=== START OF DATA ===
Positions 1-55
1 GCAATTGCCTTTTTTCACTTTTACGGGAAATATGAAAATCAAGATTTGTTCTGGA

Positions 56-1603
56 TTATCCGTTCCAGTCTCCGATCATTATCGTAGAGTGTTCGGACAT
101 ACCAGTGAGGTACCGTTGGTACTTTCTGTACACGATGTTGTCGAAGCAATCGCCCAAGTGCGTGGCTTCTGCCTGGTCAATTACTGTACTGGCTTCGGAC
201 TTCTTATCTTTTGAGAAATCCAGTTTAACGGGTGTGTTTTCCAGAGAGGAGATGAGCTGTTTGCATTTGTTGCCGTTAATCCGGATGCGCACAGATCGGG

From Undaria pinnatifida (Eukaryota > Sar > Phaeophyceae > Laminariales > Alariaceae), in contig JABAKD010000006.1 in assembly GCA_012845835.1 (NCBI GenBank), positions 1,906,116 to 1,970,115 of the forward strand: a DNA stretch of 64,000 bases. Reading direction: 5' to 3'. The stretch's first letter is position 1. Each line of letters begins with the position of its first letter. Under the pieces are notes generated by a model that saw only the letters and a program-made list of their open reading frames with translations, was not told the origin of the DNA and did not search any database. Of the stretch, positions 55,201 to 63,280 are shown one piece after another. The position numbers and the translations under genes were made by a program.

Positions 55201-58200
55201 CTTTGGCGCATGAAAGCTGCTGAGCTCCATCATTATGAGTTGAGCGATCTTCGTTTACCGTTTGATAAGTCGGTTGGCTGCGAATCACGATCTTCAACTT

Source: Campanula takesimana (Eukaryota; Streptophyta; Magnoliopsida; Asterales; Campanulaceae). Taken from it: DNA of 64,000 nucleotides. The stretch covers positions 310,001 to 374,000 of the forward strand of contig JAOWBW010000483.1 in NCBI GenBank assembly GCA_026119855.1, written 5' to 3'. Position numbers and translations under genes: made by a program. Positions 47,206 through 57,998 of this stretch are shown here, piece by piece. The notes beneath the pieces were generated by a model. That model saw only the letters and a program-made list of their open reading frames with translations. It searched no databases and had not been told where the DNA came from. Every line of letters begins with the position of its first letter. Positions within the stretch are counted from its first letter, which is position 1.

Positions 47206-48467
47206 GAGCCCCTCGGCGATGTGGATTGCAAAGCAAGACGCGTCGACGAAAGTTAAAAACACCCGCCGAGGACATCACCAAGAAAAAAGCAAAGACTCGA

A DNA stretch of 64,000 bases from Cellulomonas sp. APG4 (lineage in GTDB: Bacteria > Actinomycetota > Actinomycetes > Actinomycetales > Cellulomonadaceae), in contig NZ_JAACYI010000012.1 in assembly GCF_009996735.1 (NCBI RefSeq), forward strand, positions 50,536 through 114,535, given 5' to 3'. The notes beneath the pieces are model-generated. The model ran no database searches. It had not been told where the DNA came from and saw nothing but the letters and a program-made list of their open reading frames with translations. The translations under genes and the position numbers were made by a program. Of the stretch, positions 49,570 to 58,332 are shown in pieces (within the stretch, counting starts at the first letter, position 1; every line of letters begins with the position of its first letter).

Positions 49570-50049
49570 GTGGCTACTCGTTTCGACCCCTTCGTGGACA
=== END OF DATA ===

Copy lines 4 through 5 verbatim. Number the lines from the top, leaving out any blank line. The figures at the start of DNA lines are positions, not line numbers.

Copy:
56 TTATCCGTTCCAGTCTCCGATCATTATCGTAGAGTGTTCGGACAT
101 ACCAGTGAGGTACCGTTGGTACTTTCTGTACACGATGTTGTCGAAGCAATCGCCCAAGTGCGTGGCTTCTGCCTGGTCAATTACTGTACTGGCTTCGGAC